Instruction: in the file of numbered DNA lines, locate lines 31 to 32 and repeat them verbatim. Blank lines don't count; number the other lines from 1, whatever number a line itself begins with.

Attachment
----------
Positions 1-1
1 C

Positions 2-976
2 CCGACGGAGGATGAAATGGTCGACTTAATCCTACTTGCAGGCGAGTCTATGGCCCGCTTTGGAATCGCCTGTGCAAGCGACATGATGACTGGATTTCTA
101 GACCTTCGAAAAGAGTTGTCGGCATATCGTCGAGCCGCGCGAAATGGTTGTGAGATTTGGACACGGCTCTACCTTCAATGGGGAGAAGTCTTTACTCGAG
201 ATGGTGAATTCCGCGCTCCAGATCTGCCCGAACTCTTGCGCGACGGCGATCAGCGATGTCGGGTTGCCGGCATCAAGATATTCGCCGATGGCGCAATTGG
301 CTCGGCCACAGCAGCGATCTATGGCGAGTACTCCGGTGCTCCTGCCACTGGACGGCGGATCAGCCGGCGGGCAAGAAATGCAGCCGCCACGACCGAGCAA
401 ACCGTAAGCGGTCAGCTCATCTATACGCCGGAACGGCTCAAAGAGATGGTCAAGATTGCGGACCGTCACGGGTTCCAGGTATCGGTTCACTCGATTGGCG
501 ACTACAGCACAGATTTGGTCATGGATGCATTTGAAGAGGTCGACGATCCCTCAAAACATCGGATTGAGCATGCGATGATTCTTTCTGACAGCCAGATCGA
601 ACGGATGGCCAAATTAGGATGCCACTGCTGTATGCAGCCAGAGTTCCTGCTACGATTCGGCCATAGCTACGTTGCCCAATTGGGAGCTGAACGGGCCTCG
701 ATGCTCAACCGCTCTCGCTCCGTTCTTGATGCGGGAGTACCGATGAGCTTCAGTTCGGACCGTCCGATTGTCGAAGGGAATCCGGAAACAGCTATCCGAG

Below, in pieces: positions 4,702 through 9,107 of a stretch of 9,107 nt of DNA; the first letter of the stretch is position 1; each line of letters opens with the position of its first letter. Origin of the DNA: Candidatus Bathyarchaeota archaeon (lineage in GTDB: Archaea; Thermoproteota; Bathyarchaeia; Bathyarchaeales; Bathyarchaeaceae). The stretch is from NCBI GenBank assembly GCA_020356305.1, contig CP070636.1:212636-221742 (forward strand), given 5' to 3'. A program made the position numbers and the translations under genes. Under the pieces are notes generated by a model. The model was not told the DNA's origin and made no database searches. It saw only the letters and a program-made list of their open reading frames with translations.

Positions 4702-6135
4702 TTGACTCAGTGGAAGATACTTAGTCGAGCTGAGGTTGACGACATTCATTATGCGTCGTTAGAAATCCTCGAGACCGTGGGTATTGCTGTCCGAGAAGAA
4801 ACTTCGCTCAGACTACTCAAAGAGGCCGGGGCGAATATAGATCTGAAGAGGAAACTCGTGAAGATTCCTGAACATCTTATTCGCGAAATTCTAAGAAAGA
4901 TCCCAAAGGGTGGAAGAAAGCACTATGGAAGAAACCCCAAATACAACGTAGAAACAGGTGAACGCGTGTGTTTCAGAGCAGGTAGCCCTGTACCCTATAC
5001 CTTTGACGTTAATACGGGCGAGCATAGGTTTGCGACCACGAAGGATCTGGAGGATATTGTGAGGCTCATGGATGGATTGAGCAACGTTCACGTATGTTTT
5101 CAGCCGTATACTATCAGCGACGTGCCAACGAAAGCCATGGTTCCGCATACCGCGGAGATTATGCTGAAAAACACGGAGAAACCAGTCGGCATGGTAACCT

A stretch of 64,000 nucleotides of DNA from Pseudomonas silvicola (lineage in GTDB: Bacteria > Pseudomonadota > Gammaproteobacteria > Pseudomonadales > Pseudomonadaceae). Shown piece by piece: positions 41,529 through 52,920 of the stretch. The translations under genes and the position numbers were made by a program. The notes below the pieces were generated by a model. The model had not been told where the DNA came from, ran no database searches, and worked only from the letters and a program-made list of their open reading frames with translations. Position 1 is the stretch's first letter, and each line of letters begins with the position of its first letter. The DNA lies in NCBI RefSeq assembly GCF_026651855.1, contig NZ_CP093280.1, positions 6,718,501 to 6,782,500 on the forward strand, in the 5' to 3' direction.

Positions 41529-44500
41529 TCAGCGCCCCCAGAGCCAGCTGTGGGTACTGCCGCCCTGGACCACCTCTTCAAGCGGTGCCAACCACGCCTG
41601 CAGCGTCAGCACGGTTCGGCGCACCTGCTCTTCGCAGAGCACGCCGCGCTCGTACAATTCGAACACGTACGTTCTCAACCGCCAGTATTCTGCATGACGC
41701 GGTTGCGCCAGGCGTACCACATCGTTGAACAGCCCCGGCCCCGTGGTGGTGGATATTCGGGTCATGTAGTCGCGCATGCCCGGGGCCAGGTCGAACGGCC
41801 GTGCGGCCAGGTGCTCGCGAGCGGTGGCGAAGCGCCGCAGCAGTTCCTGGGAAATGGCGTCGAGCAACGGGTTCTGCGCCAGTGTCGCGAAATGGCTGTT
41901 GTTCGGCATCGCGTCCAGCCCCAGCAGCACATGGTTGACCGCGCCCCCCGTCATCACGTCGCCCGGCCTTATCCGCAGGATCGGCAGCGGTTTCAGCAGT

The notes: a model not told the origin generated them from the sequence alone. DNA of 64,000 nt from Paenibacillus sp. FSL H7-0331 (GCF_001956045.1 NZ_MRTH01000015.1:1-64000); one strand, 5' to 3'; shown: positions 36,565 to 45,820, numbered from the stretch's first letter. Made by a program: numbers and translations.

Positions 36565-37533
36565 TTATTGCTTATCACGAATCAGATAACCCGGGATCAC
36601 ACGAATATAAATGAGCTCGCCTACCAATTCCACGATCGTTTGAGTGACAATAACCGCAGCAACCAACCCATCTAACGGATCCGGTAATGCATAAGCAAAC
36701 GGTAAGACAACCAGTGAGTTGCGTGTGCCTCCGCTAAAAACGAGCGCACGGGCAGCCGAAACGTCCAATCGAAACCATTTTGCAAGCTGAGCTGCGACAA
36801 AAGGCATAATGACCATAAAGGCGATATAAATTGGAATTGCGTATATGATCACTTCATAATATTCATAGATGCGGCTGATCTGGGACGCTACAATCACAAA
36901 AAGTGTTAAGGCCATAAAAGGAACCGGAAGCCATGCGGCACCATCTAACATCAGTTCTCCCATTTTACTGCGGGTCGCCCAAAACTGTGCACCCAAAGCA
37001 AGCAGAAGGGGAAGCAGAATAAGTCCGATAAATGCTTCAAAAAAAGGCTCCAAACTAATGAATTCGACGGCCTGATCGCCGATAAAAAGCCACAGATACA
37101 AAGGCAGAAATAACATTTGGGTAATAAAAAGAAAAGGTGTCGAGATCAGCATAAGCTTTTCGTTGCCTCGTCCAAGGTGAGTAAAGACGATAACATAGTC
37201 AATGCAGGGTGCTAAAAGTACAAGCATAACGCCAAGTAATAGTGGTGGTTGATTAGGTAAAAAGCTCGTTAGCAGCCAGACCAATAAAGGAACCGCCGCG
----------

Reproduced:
36801 AAGGCATAATGACCATAAAGGCGATATAAATTGGAATTGCGTATATGATCACTTCATAATATTCATAGATGCGGCTGATCTGGGACGCTACAATCACAAA
36901 AAGTGTTAAGGCCATAAAAGGAACCGGAAGCCATGCGGCACCATCTAACATCAGTTCTCCCATTTTACTGCGGGTCGCCCAAAACTGTGCACCCAAAGCA